'Mitz' The Marmoset Was Definitely Not Afraid Of Virginia Woolf
One of the happy offshoots of an unexpected late-career literary success is renewed attention to the author's earlier work. Sigrid Nunez's The Friend, a tartly tender novel about a woman mourning the suicide of a fellow writer whose bereft, slobbering Great Dane provides unexpected solace, won the 2018 National Book Award for fiction and sent many readers scrambling to Nunez's backlist. Now Soft Skull Press has reissued Mitz,a rich little fact-based fiction originally published in 1998, about Leonard and Virginia Woolf and their eponymous rescued pet marmoset — a tiny monkey native to South America.
Yes, another book about a pet — and another ailing pet, at that — who's lucky to land with kind caregivers. Mitzis also another wry, supremely intelligent literary gem about devotion — to writing, to other people, and between humans and their pets. As novelist Peter Cameron notes in his afterword, there are many famous nonhuman characters in literature, including Chekhov's lapdog and E.B. White's pig and spider, but they're mostly invented. Mitz, like Elsa the lioness in Born Free,actually existed.
With Mitz, Nunez has pulled off a diminutive but affecting biographical and historical novel. Set in England during the distressing buildup to World War II, it paints a resonant dual portrait of Bloomsbury's literary power couple, a hardworking pair dedicated to each other, their friends and family, their pets, their writing, and The Hogarth Press, which they ran from the basement of their home in London's Tavistock Square.
Nunez's sources include Leonard and Virginia Woolf's diaries, letters, and autobiographies, several biographies, and memoirs by their nephew Quentin Bell, who disliked Mitz. The novel opens during the Woolfs' visit to Merton Hall, Barbara and Victor Rothschild's lavish Cambridge estate, on a hot July day in 1934. Nunez swiftly sets the scene with a few well-chosen details: thinly cut tea sandwiches, gin-spiked lemonade, and "flowers set in large alabaster bowls." Pithy quotes from Virginia's diaries reveal the snobbish barbs she withheld in polite company, including her pronouncement on the Rothschilds' "pretentious uncared for garden."
But it's the sickly marmoset that wealthy Victor rescued, fairy tale style, from a junk shop window in the hopes of amusing his pregnant wife that ends up stealing the show. After feasting on strawberries and cream, the strange yet oddly adorable marmoset takes to Leonard — and vice versa; the Rothschilds are happy to hand her over.
Mitz,like The Friend and Sempre Susan,Nunez's memoir of Susan Sontag, explores the commitment it takes to be a writer, a vocation that often goes unrewarded. We meet Virginia soon after she's finished her 1933 novel, Flush,a biography of Elizabeth Barrett Browning's cocker spaniel that was meant to be "a relaxation — something to cool a brain that had seethed and bubbled over during the feverish labor of completing The Waves." Virginia worries that "Now strangers would paw it. Critics would claw at it," and braces herself for bad reviews. She's all too aware that "The gods of literature punish writers who begin books in this spirit. Lightly though she took it at first, calling it a lark, a jeu d'esprit,it soon turned into what all book writing always turns into: work, work, work."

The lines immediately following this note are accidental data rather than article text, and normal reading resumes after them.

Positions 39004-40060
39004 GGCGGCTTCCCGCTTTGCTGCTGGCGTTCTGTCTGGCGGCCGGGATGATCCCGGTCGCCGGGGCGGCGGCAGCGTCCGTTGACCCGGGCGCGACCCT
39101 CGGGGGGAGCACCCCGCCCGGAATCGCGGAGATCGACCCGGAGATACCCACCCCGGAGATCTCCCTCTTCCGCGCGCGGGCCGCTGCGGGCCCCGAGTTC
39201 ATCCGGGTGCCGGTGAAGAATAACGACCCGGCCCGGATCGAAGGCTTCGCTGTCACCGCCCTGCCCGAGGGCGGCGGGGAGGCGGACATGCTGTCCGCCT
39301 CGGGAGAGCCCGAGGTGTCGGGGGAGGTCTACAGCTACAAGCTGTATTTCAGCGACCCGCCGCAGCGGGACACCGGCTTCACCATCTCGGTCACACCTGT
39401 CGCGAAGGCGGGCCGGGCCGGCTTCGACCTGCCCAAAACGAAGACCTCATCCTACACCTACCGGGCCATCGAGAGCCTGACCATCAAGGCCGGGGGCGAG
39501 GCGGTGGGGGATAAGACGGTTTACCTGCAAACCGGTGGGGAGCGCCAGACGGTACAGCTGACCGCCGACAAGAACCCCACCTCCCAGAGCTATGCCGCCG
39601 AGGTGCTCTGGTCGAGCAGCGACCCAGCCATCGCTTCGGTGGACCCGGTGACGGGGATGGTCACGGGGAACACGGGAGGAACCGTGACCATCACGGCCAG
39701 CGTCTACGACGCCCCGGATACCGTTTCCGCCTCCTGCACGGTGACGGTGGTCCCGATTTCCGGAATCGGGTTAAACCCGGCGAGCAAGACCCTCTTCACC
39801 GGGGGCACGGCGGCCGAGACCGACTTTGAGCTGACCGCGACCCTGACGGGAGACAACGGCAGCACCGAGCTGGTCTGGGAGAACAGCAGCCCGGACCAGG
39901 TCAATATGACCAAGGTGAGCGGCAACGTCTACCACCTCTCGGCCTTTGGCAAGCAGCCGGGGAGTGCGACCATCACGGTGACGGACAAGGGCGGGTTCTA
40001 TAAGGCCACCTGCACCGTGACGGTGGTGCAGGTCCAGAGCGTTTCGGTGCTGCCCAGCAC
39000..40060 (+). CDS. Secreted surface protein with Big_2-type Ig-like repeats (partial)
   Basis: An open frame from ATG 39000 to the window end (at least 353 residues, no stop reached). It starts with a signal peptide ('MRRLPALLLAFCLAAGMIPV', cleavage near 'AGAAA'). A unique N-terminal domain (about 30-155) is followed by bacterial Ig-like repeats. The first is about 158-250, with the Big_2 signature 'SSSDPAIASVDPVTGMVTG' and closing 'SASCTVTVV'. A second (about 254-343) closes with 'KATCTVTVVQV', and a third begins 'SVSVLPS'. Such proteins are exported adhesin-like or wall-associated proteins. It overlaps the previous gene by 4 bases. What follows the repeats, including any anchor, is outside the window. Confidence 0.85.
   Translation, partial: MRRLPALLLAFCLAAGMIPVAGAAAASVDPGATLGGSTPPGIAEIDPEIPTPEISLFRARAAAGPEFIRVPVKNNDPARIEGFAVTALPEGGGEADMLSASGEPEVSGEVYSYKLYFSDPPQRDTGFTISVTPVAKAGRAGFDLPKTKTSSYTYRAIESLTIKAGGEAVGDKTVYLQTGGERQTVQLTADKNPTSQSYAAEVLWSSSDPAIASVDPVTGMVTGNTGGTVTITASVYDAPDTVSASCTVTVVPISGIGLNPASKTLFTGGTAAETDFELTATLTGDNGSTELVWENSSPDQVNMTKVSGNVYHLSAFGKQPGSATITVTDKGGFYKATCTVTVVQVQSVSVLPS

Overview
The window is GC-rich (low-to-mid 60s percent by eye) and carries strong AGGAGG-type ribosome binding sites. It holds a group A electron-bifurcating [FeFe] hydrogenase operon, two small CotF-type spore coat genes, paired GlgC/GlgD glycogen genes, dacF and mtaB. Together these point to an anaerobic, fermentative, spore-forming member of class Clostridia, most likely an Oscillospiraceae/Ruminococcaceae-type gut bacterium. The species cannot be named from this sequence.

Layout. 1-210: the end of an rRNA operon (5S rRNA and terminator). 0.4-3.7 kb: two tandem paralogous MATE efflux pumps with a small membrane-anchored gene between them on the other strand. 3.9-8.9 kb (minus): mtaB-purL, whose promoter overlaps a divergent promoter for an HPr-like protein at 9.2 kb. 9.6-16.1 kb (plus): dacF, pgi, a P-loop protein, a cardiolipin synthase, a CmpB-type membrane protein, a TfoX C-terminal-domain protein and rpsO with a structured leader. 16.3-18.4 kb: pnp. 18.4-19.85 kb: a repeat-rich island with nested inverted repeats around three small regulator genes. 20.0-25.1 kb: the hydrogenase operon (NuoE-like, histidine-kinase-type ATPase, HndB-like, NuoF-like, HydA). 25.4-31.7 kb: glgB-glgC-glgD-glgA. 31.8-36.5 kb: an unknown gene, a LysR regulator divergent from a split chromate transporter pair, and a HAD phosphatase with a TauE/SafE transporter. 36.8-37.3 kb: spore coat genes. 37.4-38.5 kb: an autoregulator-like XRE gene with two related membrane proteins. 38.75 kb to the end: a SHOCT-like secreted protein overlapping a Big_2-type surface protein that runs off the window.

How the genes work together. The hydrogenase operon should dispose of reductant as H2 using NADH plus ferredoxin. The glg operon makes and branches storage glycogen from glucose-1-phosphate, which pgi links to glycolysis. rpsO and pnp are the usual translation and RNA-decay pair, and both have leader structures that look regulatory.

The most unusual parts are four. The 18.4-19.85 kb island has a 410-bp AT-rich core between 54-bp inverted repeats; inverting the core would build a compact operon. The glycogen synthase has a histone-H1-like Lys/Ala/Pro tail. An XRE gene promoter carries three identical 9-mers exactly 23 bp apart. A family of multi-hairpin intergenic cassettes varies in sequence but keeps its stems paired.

'Mitz,' like 'The Friend' and 'Sempre Susan,' Nunez's memoir of Susan Sontag, explores the commitment it takes to be a writer, a vocation that often goes unrewarded.
So Mitz, on top of everything else, is a clever homage to Flush.It, too, may have been work, work, work to write, but it's a pleasure to read. Instead of Flush, a dog based on the Woolfs' spaniel Pinka, we have an impossible-to-house-train, elfin-faced, rodent-tailed little monkey who rides in Leonard's waistcoat pocket or on his shoulder, picks through his scalp for tasty bits of dandruff, and sleeps in a wicker birdcage with the door left ajar. Mitz repels many guests, though — surprisingly — not the fastidious Tom (T.S.) Eliot. She also unexpectedly charms a Nazi storm trooper when the Woolfs are stopped while driving through Germany during a continental holiday, averting a potentially dangerous situation for Leonard in particular, who was Jewish.
Virginia wonders what Mitz thinks, and we get an inkling when Nunez amusingly channels the marmoset's bafflement on hearing the writer call people "one name when they were present and other names when they were not. The 'uncastrated cat' coming to dinner was in fact Ethel; the 'great toad' and the 'dear old ass' both turned out to be Tom." Virginia jokes about how much she and Mitz have in common: "Two nervous, delicate, wary females, one as relentlessly curious as the other. Both in love with Leonard." Mitz is in fact jealous of Virginia; a hug between Leonard and his wife is all it takes to lure her down from a tree.
As Hitler goes on the march and England gears up for another war, Mitz catches a chill and relives the horrors of her abduction from Brazil — which subtly parallels the Nazis' roundup of Jews. The Woolfs, faced with the terrors of war and the loss of loved ones, "had their own trenches; they buried themselves in books."
Like The Friend, Mitzcaptures the heartrending downside of love and connection — loss. But it also reminds us, beautifully, of the "great solace and distraction" of literature.
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